5:14 p.m. – The afternoon’s big mash-up came courtesy of K-Flay, the Illinois songstress whose set blended dour pop musings with strong colors of electronica. “It’s Strange,” her 2015 collaboration with Louis the Child, was draped in synths and rhythmic loops while “High Enough” was served as a full blown, dance savvy pop confection. An interesting mix, even though K-Flay’s voice was nowhere near as arresting or distinctive as her onstage attitude.

j.d. mcpherson proved to be an early saturday highlight.

4:10 p.m. – Forecastle officially kicked into high gear with a typically rocking set by J.D. McPherson. The Oklahoma singer/guitarist again operated from a largely traditional playbook of retro-inclined pop, soul, blues and roots rock inspirations kicked off by the swirling guitar riff of “Bossy” before bowing to the merry sax drive of “Northside Gal,” the tremolo-boosted ‘50s flavor of “It Shook Me Up” and the freeflowing vintage pop flow of the new “Desperate Love.” The bar for the day has now been set.

3:21 p.m. – In a fit of performance irony, the Portland based Closner sisters Natalie, Allison and Meegan – collectively known as Joseph – let their opening tune, “Stay Awake,” emerge from a blast of fuzzed out bass. From there, layers of ambient-inclined folk morphed into the indie power pop charge of “Canyon” and “S.O.S. (Overboard).” Appealing harmonies, impressive performance zeal but pretty standardized material.

lucy dacus opening the mast stage saturday afternoon at forecastle. all herald-leader staff photos by rich copley.

2:57 p.m. –Virginia songsmith Lucy Dacus kicked off the music on the Mast Stage, the largest of Forecastle’s four performance areas, with a moody, atmospheric set full of often vulnerably inclined pop (“Map on a Wall”) that often reflected the very inward nature of her singing. Even with such afternoon reserve, it was nice to hear the guitars rev up to match the polite angst of “I Don’t Wanna Be Funny Anymore.”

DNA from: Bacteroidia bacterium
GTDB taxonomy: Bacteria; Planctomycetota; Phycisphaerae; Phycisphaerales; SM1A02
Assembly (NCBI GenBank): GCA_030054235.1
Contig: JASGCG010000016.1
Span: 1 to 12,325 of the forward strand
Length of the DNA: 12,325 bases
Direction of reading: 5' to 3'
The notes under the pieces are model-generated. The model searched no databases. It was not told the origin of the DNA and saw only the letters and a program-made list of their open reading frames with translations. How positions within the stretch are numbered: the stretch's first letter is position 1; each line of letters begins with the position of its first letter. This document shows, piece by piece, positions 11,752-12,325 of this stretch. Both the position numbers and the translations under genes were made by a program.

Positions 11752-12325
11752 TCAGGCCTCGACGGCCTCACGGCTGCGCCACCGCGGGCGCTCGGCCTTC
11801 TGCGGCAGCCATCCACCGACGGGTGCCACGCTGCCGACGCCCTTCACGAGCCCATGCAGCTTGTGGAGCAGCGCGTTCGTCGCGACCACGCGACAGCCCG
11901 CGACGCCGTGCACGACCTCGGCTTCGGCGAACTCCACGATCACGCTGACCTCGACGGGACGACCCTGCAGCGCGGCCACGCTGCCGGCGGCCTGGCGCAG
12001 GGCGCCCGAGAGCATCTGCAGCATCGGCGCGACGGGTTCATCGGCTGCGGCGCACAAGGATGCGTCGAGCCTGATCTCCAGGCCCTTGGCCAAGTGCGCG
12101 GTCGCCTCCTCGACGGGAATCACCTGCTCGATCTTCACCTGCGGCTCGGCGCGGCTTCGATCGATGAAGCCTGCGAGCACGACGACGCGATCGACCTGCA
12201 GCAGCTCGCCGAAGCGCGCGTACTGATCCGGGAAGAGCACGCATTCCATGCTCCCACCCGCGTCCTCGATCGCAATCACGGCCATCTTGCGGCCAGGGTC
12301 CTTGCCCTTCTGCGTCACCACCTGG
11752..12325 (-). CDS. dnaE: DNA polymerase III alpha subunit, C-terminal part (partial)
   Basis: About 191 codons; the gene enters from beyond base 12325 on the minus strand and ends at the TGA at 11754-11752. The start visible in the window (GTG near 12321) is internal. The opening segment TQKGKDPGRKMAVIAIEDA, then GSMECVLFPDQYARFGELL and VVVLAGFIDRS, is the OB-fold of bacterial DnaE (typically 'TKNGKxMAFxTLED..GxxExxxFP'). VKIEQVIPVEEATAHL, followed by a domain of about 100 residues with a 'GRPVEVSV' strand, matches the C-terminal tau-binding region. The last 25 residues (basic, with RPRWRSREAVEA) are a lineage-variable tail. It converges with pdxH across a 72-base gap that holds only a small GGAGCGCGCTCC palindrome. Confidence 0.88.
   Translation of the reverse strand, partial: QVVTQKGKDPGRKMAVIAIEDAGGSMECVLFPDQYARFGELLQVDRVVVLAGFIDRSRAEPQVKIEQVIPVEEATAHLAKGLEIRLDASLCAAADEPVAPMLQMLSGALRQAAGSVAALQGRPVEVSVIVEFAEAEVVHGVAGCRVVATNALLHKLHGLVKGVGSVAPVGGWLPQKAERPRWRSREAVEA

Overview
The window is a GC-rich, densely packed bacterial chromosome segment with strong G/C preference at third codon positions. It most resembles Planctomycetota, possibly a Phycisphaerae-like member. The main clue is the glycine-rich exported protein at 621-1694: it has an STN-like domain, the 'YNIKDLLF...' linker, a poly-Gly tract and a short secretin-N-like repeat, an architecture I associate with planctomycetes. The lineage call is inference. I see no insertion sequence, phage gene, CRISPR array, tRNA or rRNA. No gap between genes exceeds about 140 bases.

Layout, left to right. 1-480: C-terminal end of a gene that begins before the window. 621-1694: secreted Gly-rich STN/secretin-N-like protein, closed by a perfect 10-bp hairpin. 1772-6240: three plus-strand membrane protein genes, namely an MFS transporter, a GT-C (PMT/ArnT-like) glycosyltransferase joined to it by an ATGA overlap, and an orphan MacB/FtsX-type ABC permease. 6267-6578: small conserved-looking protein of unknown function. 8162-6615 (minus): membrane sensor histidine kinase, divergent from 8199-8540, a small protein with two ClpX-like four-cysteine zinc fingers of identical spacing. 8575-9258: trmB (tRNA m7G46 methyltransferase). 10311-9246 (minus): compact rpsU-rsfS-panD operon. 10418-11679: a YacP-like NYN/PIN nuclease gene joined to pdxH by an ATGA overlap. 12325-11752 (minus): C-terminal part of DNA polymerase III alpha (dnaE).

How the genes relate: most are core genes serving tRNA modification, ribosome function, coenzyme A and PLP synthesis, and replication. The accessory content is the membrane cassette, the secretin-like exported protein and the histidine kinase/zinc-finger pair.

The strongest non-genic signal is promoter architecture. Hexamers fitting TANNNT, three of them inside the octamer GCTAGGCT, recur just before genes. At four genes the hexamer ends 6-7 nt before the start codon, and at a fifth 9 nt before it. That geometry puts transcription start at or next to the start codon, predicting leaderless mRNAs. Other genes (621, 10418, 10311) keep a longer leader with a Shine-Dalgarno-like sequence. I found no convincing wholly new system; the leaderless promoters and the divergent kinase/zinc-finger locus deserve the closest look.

vandaveer to be featured on new ringo starr album

ringo starr’s “give more love,” which features two songs with vandaveer, will be released in september.

Ringo and… Vandaveer?

Believe it. Among the many star guests featured on Ringo Starr’s upcoming “Give More Love” album will be the Lexington/Louisville folk/pop troupe Vandaveer. Mark Charles Heidinger (on vocals, guitar and bass), Rose Guerin (vocals), J. Tom Hnatow (resonator and electric guitars) and Robby Cosenza (drums) are featured on two of the album’s four bonus tracks, which are remakes of two Starr classics – the 1973 solo career-defining hit “Photograph” and 1968’s “Don’t Pass Me By,” originally cut for The Beatles’ self-titled 1968 album (“The White Album”). Lexington studio pro Duane Lundy produced and engineered both songs.

Vandaveer performed the same tunes at Starr’s annual Peace and Love event last year in front of the Capitol Records Tower in Hollywood.

Details of the recording were announced earlier today, Starr’s 77th birthday.

“Exactly one year ago, Rosie, Tom, Robby and I jetted out to LA to help Ringo celebrate his birthday,” Heidinger posted on Facebook this afternoon. “And today, this was just announced. Still can’t quite compute.”

“Give More Love” will be released in CD and digital formats on Sept. 15. A vinyl edition will follow on Sept. 15.